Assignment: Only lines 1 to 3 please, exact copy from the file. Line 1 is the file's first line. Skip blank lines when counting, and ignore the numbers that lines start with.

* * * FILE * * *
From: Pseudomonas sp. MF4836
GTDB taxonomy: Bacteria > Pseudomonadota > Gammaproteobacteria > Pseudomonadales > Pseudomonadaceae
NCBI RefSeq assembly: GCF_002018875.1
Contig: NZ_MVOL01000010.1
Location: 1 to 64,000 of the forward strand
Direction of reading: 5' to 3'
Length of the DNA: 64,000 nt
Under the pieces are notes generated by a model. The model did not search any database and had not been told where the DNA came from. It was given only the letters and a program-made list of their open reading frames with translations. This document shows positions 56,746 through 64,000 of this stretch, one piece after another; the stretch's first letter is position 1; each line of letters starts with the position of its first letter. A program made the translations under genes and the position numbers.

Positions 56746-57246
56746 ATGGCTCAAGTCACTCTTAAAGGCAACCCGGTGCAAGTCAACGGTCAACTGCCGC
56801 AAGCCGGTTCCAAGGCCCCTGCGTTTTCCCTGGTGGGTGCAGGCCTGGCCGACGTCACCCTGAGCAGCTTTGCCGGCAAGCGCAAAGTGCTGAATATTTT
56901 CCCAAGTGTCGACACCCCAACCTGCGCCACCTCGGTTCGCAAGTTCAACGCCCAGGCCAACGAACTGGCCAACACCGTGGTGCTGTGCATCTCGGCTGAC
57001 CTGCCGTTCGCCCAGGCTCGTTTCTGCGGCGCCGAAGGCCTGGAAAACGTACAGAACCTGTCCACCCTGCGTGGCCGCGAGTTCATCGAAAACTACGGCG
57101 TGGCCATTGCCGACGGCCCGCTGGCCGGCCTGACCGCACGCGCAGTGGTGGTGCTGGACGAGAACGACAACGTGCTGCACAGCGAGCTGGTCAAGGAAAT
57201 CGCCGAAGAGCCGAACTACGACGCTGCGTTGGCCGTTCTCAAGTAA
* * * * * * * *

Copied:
From: Pseudomonas sp. MF4836
GTDB taxonomy: Bacteria > Pseudomonadota > Gammaproteobacteria > Pseudomonadales > Pseudomonadaceae
NCBI RefSeq assembly: GCF_002018875.1